398649 Solar Thermochemical Energy Storage

Monday, November 17, 2014
Galleria Exhibit Hall (Hilton Atlanta)
Joanna Julien1, Jeremy Grunewald2, Conrad Cole3, Kelvin Randhir3, Nathan Rhodes3, Like Li3 and Nicholas AuYeung3, (1)University of Florida, Gainesville, FL, (2)Chemical Engineering, University of Florida, Gainesville, FL, (3)Mechanical and Aerospace Engineering, University of Florida, Gainesville, FL

Thermochemical energy storage is the next step in creating a self-sustaining society because it allows for energy supply to meet the electricity demand. Chemical bonds provide much higher storage capacities than the conventional energy storage methods; renewable storage schemes with greater energy storage density will potentially have a faster path to economic viability.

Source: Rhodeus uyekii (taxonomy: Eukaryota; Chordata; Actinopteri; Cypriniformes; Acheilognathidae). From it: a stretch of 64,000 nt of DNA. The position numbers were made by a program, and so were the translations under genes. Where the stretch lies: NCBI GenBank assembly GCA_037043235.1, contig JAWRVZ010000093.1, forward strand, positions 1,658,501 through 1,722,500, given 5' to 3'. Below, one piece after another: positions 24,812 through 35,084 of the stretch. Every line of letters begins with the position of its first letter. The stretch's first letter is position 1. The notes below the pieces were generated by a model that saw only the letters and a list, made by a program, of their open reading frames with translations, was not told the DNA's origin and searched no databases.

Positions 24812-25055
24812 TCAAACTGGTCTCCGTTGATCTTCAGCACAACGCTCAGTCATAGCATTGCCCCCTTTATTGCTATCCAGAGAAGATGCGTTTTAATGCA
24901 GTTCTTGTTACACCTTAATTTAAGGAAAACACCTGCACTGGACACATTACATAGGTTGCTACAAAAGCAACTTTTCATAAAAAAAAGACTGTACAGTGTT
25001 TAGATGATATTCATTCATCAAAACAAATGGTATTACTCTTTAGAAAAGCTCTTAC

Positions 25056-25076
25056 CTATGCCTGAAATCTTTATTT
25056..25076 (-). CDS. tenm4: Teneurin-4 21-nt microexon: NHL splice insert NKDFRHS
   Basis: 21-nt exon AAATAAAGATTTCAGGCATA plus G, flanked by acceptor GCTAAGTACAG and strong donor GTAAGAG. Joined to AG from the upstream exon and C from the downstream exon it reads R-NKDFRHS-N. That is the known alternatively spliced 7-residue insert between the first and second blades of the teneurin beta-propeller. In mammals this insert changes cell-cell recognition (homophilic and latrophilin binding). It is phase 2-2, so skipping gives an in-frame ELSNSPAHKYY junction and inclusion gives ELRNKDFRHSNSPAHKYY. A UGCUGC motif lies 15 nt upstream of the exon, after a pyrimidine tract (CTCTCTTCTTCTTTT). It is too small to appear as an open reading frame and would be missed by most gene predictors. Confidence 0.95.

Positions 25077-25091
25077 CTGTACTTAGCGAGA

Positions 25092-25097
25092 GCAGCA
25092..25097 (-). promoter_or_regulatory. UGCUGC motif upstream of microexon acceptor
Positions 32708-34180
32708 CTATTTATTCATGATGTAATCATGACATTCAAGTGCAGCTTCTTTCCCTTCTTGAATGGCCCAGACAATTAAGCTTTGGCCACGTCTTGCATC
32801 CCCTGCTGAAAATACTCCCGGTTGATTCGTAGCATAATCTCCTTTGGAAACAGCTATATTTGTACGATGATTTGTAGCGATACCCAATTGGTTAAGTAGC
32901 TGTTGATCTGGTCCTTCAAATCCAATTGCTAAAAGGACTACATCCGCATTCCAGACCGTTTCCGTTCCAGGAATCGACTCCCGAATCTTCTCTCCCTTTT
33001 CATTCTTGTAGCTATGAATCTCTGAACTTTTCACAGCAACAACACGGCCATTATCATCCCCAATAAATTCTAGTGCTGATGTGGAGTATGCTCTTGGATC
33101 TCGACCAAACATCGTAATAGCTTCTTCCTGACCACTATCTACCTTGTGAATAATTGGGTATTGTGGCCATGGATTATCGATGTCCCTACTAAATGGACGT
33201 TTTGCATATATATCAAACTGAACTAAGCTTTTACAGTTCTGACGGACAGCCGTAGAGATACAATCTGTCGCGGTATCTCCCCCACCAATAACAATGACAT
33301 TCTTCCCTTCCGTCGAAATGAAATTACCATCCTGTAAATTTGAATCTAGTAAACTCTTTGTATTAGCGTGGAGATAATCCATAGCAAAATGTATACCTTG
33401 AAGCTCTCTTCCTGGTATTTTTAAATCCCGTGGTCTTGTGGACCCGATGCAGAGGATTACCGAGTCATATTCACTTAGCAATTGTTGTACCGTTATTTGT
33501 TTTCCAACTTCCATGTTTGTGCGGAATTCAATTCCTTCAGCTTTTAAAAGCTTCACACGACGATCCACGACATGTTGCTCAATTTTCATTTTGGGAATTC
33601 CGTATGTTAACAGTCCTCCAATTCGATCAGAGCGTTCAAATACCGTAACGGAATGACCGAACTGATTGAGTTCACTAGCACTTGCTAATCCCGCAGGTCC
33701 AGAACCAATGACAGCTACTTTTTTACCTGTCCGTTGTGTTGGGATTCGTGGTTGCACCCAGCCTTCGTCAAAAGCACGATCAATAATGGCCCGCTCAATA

A potential thermochemical storage cycle lies in the carbonation/decomposition of SrO/SrCO3. It offers the prospect of capturing thermal energy and releasing it at temperatures above 1200°C.  One of the fundamental aspects of the project depends on the amount of surface area of the physical structure. To obtain an optimal amount of surface area, the current project involves creating a matrix through the mixing of heat treated SrO and decomposition of sacrificial carbon. The temperatures at which the SrO is being heat treated varied along with the size of the particles being used; also the ratio and size of the carbon particles are being varied to find the optimal structure with the most surface area.

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